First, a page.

Lots of people in lots of professions believe they are underpaid. Teachers, nurses, McDonalds employees all have strong arguments as to why they should be paid more than they are. But the stark difference between the hourly wage a document reviewer makes and the amount the firm charges for that work — even when you account for all of the overhead costs — is enough to make anyone vexed. When the group of people you are annoying is a bunch of lawyers with too much time on their hands… well then you get lawsuits.
I think we officially have a trend here. We’ve covered other lawsuits by contract attorneys trying to make their nut. And while previous cases have tested the question of whether document review is actually legal work (and therefore exempt from overtime regulations) this latest suit has a more novel approach…
This case comes to us from good old Texas (and not a single reference to guns in the whole story) where a contract attorney filed a claim for conversion of wages. The Texas Lawyer has the details:
Dallas lawyer Malcolm Pipes filed a novel conversion-of-wages lawsuit against the owner of a firm where Pipes had worked as a contract attorney and against six of the firm’s clients. More than two years ago, Dallas’ Fifth Court of Appeals overruled a trial court’s dismissal of Pipes’ suit and allowed his case to go forward.
Well that seems like it might actually be a victory for the little guy, who should now be able to actually argue the substance of his claims. I sure hope nothing goes wrong for him.
But on April 14, the Fifth Court ruled that Pipes had abandoned his claims. The appeals court based its most recent decision on the fact that Pipes filed an amended petition naming only one of the initially named seven defendants and later sent a letter to the appeals court dismissing his claims against that one named defendant. Pipes didn’t instead file a supplemental petition, wrote the court. The bottom line: Pipes won’t get to test his substantive argument.
The Court even went out of its way to point out their decision was in fact procedural in nature noting, ”Had Pipes filed a supplemental pleading, instead of an amended pleading, his claims against these defendants would have been preserved.”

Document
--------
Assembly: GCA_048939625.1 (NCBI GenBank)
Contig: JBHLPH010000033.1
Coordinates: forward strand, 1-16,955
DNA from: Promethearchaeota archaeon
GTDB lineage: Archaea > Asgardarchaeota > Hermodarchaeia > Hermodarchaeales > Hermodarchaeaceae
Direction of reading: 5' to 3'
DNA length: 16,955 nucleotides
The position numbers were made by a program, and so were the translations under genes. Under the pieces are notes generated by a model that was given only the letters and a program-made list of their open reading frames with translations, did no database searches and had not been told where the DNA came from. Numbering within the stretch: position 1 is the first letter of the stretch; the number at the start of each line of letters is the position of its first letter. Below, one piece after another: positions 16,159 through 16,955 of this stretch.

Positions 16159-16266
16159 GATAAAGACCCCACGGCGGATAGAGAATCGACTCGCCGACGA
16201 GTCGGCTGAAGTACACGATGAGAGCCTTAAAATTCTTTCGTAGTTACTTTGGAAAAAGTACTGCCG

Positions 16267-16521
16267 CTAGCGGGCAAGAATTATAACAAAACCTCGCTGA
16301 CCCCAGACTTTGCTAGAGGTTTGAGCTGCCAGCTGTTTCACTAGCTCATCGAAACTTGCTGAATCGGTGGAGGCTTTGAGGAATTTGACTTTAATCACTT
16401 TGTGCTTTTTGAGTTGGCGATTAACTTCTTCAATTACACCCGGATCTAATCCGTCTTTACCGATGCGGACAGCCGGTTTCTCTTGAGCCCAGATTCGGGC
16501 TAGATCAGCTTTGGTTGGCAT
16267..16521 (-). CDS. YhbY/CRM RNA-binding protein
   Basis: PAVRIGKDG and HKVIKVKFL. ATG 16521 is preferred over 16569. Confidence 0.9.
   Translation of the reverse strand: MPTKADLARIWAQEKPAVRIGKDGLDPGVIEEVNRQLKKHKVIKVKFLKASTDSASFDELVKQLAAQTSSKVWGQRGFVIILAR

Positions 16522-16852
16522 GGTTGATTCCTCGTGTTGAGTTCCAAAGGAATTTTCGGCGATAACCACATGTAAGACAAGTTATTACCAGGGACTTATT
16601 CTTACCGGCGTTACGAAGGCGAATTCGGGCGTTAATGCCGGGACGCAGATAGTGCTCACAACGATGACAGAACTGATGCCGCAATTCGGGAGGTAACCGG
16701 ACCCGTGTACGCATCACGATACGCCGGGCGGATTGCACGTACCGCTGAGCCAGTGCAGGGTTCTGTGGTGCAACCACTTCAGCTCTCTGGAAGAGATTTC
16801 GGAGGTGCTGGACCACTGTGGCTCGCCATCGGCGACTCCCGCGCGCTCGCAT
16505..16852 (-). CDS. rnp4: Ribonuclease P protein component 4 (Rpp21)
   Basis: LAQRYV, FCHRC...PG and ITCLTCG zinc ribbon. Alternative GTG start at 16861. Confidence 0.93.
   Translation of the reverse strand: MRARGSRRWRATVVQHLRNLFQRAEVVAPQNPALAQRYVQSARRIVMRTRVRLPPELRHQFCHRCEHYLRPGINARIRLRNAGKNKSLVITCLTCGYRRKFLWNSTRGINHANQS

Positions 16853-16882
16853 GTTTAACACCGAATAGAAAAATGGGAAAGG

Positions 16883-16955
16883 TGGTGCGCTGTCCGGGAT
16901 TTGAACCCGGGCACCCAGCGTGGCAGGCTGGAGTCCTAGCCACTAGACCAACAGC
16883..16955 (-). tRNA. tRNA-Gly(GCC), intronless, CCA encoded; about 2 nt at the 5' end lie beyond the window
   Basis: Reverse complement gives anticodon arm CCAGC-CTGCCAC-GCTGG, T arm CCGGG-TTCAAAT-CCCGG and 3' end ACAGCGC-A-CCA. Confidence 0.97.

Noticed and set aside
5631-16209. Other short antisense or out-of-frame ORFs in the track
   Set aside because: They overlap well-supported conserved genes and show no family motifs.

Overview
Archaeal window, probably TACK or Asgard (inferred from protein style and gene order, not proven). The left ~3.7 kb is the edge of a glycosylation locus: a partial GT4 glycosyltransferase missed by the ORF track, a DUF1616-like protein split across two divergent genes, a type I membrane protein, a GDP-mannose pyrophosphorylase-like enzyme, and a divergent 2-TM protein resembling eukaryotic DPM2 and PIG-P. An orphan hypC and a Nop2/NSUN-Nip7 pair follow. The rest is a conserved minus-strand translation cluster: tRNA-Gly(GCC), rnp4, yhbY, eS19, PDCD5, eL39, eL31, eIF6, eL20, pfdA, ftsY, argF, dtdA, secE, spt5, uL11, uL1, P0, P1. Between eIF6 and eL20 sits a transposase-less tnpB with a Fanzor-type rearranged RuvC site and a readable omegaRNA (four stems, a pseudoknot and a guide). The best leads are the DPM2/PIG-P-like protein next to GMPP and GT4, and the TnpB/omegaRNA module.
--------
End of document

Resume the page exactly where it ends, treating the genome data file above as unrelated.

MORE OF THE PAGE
Sad trombone. I guess there really is a reason people spend the big bucks for Biglaw experience.
Now I may not be the Amazing Kreskin but it isn’t hard to predict we’ll see even more suits from contract attorneys. With wages now dipping into the minimum wage range (or worse) and the ever present threat of student debt there just doesn’t seem to be a lot of downside to taking a crack at the employers that are still making money. Conditions and salary have all consistently gotten worse during my tenure as a doc review monkey. And every May there are more newly minted attorneys graduating without a full time job lined up, and before long they too will enter the exciting field of document review. With so many attorneys flooding the market, employers have no incentive to increase wages. Well, unless one of these lawsuits is successful.
Alex Rich is a T14 grad and Biglaw refugee who has worked as a contract attorney for the last 7 years… and counting. If you have a story about the underbelly of the legal world known as contract work, email Alex at firstname.lastname@example.org and be sure to follow Alex on Twitter @AlexRichEsq